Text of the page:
Viewpoints from Craig Hasday
The Families First Coronavirus Response Act (FFCRA) required that Medicaid programs keep people continuously enrolled through the end of the month in which the COVID-19 public health emergency (PHE) ended.
Congress, as a part of the Consolidated Appropriations Act, 2023, stipulated the PHE will end on March 31, 2023. The PHE end date was recently amended to May 11, 2023, which means FFCRA continuous enrollment will end on that date as well.
The enhanced federal Medicaid matching funds program will also be scaled down through the end of 2023.
Almost 91 million Americans are covered under Medicaid. This represents an increase of almost 20 million people, or 27.9%, compared to pre-pandemic levels as a result of loosened eligibility rules and the FFCRA requirement. A study released by the Kaiser Family Foundation estimates that between five to 14 million people will be disenrolled during the 2023 unwinding period. This will include people who remain eligible but fail to complete the re-enrollment process.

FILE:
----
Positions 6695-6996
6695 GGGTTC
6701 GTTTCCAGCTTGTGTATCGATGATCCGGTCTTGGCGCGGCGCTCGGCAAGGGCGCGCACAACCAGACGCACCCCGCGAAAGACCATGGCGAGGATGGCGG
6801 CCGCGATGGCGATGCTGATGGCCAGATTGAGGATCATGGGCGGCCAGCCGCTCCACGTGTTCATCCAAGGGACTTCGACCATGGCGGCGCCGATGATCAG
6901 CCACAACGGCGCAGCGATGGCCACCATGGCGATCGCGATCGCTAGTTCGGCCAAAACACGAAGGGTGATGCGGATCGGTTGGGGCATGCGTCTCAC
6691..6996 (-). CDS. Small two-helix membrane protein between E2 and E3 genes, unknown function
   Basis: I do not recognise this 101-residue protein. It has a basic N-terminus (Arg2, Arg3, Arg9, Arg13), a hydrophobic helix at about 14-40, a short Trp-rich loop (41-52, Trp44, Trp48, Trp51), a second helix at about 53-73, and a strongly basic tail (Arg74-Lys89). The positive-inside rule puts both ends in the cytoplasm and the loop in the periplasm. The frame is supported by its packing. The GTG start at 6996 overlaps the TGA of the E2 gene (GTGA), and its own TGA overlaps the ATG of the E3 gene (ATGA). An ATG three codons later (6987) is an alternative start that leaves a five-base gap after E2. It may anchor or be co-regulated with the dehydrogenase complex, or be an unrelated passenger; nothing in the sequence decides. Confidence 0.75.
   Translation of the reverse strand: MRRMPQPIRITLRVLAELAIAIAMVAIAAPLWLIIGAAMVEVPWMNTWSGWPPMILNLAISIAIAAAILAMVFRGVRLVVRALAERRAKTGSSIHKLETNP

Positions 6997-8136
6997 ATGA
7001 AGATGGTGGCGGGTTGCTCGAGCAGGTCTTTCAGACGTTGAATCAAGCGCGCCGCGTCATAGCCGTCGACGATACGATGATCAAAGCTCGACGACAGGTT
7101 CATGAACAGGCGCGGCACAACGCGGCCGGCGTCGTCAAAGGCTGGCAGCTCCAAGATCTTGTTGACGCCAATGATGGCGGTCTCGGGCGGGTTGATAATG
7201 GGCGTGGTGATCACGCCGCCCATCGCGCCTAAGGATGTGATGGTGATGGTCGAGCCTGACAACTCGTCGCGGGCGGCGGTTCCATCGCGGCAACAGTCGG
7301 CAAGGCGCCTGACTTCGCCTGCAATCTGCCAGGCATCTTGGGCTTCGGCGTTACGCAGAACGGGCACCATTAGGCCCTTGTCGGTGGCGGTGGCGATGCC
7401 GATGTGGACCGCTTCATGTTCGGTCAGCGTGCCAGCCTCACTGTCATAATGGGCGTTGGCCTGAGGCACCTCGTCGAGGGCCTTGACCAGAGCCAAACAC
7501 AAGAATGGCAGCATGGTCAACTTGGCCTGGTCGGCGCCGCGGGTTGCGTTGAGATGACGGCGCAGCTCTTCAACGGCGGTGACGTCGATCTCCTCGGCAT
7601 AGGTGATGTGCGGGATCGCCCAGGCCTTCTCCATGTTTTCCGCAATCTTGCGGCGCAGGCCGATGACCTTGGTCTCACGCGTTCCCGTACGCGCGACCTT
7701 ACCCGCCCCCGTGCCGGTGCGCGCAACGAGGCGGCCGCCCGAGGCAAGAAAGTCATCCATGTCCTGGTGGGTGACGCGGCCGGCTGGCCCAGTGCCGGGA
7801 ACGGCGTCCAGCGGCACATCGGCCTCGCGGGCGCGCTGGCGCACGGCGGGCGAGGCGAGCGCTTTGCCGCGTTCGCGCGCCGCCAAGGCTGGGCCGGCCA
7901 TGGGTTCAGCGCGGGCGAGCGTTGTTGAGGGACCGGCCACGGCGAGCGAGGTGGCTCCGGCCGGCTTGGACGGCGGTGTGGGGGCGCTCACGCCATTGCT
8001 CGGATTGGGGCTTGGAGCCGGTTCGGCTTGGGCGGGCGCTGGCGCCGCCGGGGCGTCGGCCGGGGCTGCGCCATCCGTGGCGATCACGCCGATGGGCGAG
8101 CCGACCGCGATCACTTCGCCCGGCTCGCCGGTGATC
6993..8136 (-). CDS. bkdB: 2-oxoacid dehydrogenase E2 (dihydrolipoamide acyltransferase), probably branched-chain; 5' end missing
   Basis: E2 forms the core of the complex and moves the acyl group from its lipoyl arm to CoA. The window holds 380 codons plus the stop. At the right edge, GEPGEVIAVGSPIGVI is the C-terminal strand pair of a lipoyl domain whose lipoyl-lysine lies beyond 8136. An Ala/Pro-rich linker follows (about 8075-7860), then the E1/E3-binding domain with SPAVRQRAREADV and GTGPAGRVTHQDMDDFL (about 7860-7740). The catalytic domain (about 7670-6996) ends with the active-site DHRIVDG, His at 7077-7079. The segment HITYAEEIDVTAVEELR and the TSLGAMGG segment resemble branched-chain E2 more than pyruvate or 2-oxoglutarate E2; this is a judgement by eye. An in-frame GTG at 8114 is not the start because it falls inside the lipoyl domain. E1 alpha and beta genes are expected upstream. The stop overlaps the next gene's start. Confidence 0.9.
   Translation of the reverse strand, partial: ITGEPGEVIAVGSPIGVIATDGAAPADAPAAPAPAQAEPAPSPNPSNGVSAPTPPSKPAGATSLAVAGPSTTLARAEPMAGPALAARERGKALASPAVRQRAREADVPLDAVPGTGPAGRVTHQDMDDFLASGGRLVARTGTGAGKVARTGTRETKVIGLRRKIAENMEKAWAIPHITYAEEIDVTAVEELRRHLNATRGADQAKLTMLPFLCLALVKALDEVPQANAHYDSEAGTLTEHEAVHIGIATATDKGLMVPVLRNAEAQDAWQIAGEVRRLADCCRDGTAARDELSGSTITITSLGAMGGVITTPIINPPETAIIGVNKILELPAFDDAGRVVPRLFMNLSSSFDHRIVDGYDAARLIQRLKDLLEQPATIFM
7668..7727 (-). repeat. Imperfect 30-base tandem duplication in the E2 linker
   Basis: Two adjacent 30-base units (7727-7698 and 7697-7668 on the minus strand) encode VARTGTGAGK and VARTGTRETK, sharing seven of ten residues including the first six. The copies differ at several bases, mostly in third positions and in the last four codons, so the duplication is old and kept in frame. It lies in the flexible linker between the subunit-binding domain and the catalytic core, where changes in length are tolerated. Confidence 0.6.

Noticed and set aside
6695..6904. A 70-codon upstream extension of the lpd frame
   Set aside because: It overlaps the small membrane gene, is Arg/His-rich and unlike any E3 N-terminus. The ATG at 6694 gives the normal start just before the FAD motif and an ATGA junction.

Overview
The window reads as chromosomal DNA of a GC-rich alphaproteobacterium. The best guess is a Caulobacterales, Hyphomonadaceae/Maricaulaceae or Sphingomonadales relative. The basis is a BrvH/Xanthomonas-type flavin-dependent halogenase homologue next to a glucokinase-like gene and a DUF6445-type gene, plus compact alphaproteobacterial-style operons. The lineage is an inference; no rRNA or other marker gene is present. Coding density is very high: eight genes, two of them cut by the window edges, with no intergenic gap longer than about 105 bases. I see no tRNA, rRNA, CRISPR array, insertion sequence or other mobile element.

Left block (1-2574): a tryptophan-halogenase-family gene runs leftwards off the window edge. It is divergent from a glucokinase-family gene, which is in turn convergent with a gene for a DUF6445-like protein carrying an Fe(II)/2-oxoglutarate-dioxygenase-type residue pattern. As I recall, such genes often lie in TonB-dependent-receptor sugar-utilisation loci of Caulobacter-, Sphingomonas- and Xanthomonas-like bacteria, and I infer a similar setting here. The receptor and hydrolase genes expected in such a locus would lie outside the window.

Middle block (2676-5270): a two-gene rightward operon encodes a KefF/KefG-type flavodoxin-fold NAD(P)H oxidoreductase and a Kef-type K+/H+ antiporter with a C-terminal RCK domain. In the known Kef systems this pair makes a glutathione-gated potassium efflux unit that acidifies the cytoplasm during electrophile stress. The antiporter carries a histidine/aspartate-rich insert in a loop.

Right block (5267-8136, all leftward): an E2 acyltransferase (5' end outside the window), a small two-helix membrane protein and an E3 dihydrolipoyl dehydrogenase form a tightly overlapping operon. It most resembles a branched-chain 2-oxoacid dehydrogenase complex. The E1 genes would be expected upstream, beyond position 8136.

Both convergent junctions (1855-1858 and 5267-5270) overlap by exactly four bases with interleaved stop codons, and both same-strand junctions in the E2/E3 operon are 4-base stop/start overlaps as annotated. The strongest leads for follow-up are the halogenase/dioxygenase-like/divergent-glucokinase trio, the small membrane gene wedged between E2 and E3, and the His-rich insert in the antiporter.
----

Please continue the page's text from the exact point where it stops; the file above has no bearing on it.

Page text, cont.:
What does this mean for employers?
Employees who waived coverage because they were covered under Medicaid may seek employer-provided coverage, since the loss of Medicaid would represent a qualifying event. Many new hires were not recertified and could be ineligible for Medicaid under state guidelines. States will be required to develop a plan to avoid disruption, which would undoubtedly include information on electing enrollment under their employer’s plan. Employees who became accustomed to extremely generous Medicaid benefits will now be subject to employer plan cost-sharing. Although superior in many ways, the increase in cost burden may lead to employee dissatisfaction.
Employers are advised to get ahead of this change.
They should review plan waivers and assess potentially impacted employees. EPIC advisors can help you design a strategy to proactively address this disruption. You are forewarned.
EPIC offers these opinions for general information only. EPIC does not intend this material to be, nor may any person receiving this information construe or rely on this material as, tax or legal advice. The matters addressed in this article and any related discussions or correspondence should be reviewed and discussed with legal counsel prior to acting or relying on these materials.
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